Now that the rise of the MB has been stopped in Egypt and Tunisia, it remains unclear where the organization is heading. Although Egypt has decided to destroy the MB, it remains to be seen whether the state will be able to stop its clandestine activities. In a worst-case scenario, the MB might even decide to return to violence – something the regime wants to make the world believe has already happened. Furthermore, enhanced repression might provide the Brotherhood with new support in the future. On the other hand, the case of Syria shows what happens if the authoritarian regime in question is hostile to the Gulf states and the MB is not considered a partner by them. Saudi Arabia and the UAE have invested heavily in weakening the position of the MB in the Syrian opposition. The net result has been that the MB has lost influence among the insurgents and it has become next to impossible to create a central command, with Salafist and jihadist groups increasingly dominating the fighting. By fighting the MB, Saudi Arabia and the UAE have weakened the only viable alternative to the regime of President Bashar al-Assad in Syrian, and have allowed for much more dubious forces to gain ground. Without a strong MB, any regime change in Syria will only create chaos.
The Gulf states’ policies regarding the MB also suffer from a lack of coherence, because Qatar is not ready to follow the Saudi and UAE lead on the matter. Qatar’s political and financial support for the MB both domestically and regionally have made coordination within the GCC impossible. As Qatar shows no signs that it is ready to change its attitude, containing the MB will prove to be a difficult task for Saudi Arabia and the UAE.
Just like Saudi Arabia, Qatar has hosted numerous Muslim Brothers fleeing the repression in their home countries since the 1960s. But in contrast to Saudi Arabia, it has allowed the Egyptian Sheikh Yusuf al-Qaradawi (born 1926), who remains the MB’s supreme religious authority, to spread his worldview in Qatar and abroad. With the help of Al Jazeera TV channel, Qaradawi established himself as the most popular religious scholar in the Arab world and has promoted the cause of the Brotherhood worldwide. Furthermore, by fall 2011, the Qatari leadership seemed to have made the strategic decision to support the MB as the coming power in North Africa and the Levant. It not only used its soft power to promote the aims of the MB, but also assisted the Libyan revolutionaries by sending a token force and supporting Islamist insurgents with money, weapons, and training. Qatar does the same in Syria, where it closely cooperates with Turkey in its support for the insurgents – especially the Islamists and Salafists among them. Additionally, it built strong relations to the Islamist governments in Tunisia and Egypt, clearly looking for new allies in the Arab world.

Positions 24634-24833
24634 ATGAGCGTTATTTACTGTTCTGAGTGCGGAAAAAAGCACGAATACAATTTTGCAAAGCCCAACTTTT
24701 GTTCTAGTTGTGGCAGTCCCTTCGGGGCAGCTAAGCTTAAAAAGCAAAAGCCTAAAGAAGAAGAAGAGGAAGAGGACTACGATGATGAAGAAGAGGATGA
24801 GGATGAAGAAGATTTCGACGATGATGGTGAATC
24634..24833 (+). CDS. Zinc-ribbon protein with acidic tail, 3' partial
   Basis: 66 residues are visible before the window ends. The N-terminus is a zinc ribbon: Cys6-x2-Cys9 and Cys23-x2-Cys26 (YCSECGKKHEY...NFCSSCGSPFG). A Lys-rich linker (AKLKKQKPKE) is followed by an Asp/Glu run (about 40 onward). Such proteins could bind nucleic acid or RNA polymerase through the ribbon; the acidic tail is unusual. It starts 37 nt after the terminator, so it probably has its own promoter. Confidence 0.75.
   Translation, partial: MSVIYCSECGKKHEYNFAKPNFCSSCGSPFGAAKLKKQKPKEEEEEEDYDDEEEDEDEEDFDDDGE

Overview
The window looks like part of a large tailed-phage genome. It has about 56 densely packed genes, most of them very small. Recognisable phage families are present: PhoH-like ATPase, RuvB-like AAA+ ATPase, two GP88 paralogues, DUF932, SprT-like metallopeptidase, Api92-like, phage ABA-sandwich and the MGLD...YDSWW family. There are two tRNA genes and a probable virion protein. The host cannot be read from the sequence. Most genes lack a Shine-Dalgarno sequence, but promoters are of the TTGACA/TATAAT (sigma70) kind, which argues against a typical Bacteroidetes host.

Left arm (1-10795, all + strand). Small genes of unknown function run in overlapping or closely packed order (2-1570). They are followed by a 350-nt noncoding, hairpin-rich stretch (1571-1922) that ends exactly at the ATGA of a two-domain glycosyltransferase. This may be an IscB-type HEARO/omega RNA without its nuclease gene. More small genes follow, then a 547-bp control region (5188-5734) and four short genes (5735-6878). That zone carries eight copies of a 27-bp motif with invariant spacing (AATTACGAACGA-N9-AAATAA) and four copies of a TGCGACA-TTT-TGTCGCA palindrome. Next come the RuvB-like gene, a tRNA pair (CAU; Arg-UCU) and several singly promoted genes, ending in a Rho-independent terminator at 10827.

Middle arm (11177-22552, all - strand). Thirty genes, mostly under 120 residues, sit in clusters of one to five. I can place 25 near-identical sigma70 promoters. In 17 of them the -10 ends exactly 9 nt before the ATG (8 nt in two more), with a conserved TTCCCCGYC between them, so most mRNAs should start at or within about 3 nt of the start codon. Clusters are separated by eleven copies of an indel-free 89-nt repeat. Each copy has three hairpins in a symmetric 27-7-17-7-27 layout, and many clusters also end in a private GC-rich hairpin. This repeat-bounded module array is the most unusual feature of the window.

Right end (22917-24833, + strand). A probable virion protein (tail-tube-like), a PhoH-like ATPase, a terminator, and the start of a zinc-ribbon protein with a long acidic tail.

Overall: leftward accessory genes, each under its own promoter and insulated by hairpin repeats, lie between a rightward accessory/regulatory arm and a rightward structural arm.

This policy differed strongly from Saudi Arabia’s approach, which supported the Egyptian military leadership. It long hesitated to help the insurgents in Syria, where the local Muslim Brotherhood dominated the political opposition. Diplomatically, Saudi Arabia tried to break the preeminence of Qatar’s supporters in the Syrian National Coalition in late 2012 and early 2013, triggering a bitter power struggle between the different factions and personalities in this institution. These events were rightly interpreted as part of a Saudi-Qatari struggle for supremacy, which at first did not lead to any open conflict between the two. This is most likely due to that both governments – Saudi Arabia more than Qatar – act out of a fear of Iranian hegemony in the Middle East and the Gulf and therefore share the goal of toppling the Assad regime. But in March, the situation changed, when Saudi Arabia, the UAE, and Kuwait withdrew their ambassadors from Doha, in a move designed to force Qatar to change its policies with regard to the MB. It remains to be seen how the new Qatari emir, Sheikh Tamim bin Hamad al-Thani, will react, but it is unlikely that he will bow to the immense pressure of his neighbors.
Guido Steinberg is a senior associate at the Middle East and Africa Research Division of the German Institute for International and Security Affairs.